Is bullying happening to me?

“Bullying” in Delaware means:
any intentional written, electronic, verbal or physical act against you that: (1) instills reasonable fear of substantial harm to your emotional or physical well-being or substantial damage to your property; (2) creates a threatening, humiliating or abusive educational environment (meaning – you are afraid to go to school); (3) interferes with you having a safe school environment; or (4) coerces others to demean, embarrass or cause any harm to you.

What does that mean? Here are some examples of how bullying might look or feel:

  • Are other kids kicking, shoving or hitting me, or threatening to do so repeatedly?
  • Are other kids teasing me, calling me names, insulting me, or spreading rumors about me?
  • Are other kids leaving me out or trying to make others not be friends with me?
  • Are other kids using texting, tweeting or Facebook to spread rumors about me, insult me or embarrass me?
  • Are these things happening over and over to me?
  • Are kids taking things from me or making me give them my stuff by threatening me?
  • Are the kids who are doing these things to me more powerful than me in some way (bigger, older, have more friends)?
  • Do I avoid situations so that I won’t be bullied? For example, did you ever pretend to be sick in the morning so you didn’t have go to school and face the bully? Or, have you walked a different way home or tried to avoid the bus to avoid a bully?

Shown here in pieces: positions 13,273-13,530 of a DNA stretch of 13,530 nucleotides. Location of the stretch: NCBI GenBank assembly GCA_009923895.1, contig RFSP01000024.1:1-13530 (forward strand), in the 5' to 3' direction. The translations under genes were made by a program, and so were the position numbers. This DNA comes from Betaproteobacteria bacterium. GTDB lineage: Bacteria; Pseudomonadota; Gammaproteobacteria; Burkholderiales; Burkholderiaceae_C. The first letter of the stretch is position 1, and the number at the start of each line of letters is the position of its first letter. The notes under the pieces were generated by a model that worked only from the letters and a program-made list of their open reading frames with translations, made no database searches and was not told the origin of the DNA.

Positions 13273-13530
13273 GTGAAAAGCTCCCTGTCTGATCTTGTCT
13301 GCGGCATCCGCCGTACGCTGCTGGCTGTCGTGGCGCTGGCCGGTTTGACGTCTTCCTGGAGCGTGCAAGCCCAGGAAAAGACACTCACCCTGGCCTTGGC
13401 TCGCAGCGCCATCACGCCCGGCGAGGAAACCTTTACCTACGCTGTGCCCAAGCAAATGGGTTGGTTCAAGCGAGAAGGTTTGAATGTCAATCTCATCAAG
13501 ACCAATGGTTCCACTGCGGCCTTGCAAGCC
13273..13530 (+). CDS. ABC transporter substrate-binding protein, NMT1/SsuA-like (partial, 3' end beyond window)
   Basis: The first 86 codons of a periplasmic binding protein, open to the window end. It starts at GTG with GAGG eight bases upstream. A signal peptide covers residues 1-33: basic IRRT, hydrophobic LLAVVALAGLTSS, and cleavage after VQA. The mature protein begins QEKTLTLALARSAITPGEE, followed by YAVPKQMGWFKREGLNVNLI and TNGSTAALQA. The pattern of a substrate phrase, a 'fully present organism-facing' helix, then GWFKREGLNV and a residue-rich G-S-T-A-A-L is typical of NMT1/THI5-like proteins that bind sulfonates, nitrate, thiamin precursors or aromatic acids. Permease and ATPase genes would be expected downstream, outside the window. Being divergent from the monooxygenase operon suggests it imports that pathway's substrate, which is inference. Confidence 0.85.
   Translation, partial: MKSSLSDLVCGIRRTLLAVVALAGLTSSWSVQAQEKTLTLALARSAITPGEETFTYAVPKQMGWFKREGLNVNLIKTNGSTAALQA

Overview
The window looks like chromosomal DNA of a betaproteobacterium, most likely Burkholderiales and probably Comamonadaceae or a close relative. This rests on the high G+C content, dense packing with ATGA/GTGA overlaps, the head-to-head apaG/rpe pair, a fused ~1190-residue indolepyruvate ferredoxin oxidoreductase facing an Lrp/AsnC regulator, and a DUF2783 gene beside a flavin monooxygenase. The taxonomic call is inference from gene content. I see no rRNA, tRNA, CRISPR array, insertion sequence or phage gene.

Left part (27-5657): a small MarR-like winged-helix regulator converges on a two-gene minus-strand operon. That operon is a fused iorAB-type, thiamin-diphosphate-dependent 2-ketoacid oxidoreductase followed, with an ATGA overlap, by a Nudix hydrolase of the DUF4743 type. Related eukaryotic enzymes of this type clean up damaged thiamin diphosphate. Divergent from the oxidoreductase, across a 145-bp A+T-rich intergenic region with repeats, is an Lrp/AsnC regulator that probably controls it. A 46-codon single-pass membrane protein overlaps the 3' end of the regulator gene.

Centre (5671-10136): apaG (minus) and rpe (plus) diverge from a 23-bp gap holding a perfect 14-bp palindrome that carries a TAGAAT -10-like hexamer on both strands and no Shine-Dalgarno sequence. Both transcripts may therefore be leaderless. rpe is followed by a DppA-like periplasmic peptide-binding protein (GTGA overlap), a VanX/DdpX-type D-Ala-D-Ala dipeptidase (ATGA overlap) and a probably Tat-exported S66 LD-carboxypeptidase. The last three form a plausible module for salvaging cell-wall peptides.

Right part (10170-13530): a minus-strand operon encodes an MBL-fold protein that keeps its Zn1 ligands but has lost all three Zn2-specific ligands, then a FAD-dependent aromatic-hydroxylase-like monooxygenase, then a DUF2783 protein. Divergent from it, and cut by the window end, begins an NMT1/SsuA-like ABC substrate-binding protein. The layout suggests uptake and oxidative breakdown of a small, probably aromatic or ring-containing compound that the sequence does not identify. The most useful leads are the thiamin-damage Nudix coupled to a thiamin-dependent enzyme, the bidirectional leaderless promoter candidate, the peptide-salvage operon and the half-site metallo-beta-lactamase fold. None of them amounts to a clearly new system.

How do I deal with bullying?

  • Try to avoid being alone. Find someone who can walk with you to classes, to the bus stop and who will sit with you at lunch.
  • Ignore the bully and walk away if you can. Bullies want attention, and will continue to taunt you if you give them a reaction. Showing no reaction may make the bully lose interest in you.
  • Talk to your friends, or someone you trust. You don’t have to deal with bullying alone.
  • Develop a plan. Bystanders can be your best asset if you work together! Bullies love to feel power. Take the power away by telling them you and your friends won’t stand for bullying. Ask your friends to join together and take a stand against the bully.

Who can I turn to?

  • Although you may feel alone and depressed if you are a target of bullying, remember:  THERE IS ALWAYS SOMEONE WHO CARES ABOUT YOU!
  • Reach out to your parents, brothers, sisters, teachers, neighbors, friends, aunts, uncles, cousins, grandparents, or any adult you respect and trust. Even your doctor.
  • Talk to your school’s bullying prevention coordinator. Don’t know who that is? Ask your guidance counselor or assistant principal.
  • Check out blogs and discussion forums where teenagers just like you speak out against bullying. Check them out by clicking here for more resources.
  • Talk to your friends about starting a GSA (Gay Straight Alliance) at your school, if you don’t already have one. Go to this link for a how-to guide created by GLSEN (Gay Lesbian Straight Education Network).